Covering the first several weeks of Winston Churchill’s term as Prime Minister of England, this film meditates along with him, and England itself, as it is decided how they will respond the the Nazi sweep over Europe’s mainland; sue for peace or go to war.
I think it’s wonderful that we get this film the same year as Dunkirk (Christopher Nolan). This movie covers some of the same time period but where Dunkirk seeks to put you on the beach, in the boat, and in the cockpit, Darkest Hour puts you in the seat of power. You get all the information, all the politics, all the personal stories that the leader of this country gets, and you get to live in the full weight of what decisions he will make.
You see the deliberation over sending men to their deaths, the self doubt that causes one to wonder whether the decisions that have been made were right, and the pain of being unsupported and even undermined by those who disagree.
The movie is a little slow. If you are expecting a war film with soldiers charging across the battlefield, you will be disappointed. This is a very deliberate character study. There is really only one large decision that gets made in the film with a couple supporting smaller ones. This story is not about what happens but how and why and through whom it does.
That being said the most crucial thing in this sort of film is the acting, which is solid all around. Everyone is great, but let’s face it, this is Gary Oldman’s movie and he does not disappoint.
He disappears into the role seamlessly. The prosthetics are great, but we all know from other films, that is only a part of the transformation. The mannerisms, speech patterns, and gait, while I have no idea how accurate, cause you to forget that the person you are watching is an extremely recognizable actor. You forget that he isn’t an overweight foreign leader almost completely, and so the immersion that you as an audience member are able to achieve in this movie is the antithesis of our current ages fascination with blockbuster tent poles and celebrity.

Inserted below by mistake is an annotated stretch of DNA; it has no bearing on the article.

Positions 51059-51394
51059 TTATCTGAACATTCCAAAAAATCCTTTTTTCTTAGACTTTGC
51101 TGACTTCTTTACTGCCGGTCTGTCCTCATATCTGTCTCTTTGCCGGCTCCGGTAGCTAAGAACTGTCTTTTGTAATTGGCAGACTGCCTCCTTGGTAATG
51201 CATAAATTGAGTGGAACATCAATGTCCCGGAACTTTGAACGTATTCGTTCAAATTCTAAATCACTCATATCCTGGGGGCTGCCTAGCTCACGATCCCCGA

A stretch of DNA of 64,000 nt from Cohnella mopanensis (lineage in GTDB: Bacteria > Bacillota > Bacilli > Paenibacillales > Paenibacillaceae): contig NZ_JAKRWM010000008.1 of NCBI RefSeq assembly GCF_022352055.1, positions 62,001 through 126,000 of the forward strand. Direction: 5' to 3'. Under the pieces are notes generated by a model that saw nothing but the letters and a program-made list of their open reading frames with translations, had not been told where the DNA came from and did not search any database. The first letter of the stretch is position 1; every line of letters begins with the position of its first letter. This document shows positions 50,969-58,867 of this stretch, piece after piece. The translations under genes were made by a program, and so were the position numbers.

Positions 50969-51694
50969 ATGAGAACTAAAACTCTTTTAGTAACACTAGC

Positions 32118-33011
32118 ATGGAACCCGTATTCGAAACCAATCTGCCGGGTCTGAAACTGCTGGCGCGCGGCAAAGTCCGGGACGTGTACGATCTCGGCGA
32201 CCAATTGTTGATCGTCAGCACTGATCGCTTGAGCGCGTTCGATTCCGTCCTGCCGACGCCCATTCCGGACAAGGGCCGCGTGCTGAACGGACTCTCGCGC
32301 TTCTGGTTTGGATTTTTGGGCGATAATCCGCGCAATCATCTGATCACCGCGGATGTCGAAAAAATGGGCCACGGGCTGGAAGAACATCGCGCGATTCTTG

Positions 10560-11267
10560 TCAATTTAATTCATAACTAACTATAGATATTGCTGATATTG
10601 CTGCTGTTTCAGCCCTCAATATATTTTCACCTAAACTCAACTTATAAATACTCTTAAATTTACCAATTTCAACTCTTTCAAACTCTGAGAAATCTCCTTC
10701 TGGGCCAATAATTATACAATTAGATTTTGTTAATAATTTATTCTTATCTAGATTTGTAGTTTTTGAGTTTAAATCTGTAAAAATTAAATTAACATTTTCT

If you watch a Tom Cruise movie you see Tom Cruise and I defy you to name Mark Wahlberg’s character name in the Transformers franchise.
But here, the man on screen is Churchill through and through. Listening to his speeches as he stirs a country to war, despite their trepidations you understand why he was EXACTLY the leader that England needed at that time. Even I, in my seat, a non-violent borderline pacifist, found myself gripping my armrest almost waving my ticket stub in the air, saying “Here here.”
A simply stunning performance.
I enjoyed this film immensely. It is perfectly primed for me to. I’m the target audience for this movie. I’m a film aficionado, history buff, and armchair student how what make people tick. If that is you, you’ll love this film.
It’s also a pleasure to be able to recommend a film about war that doesn’t glory in the carnage of battle. So many great films I could never recommend to certain audiences because of the violence but as most of this film takes place in committee meetings and war rooms it’s remarkable mild in its violence.
Same with language. While there are certainly swears in this film, they are not the sort of casually thrown out profanities that we are accustomed to in our culture of R-Rated Comedies. I would venture to say you will here far more swearing at a high school football game than in this film.
All in all, I would highly recommend this film to anyone with similar interests in history, or if you are just a mature enough person to handle the pacing and want to see a brilliant performance by a veteran actor.
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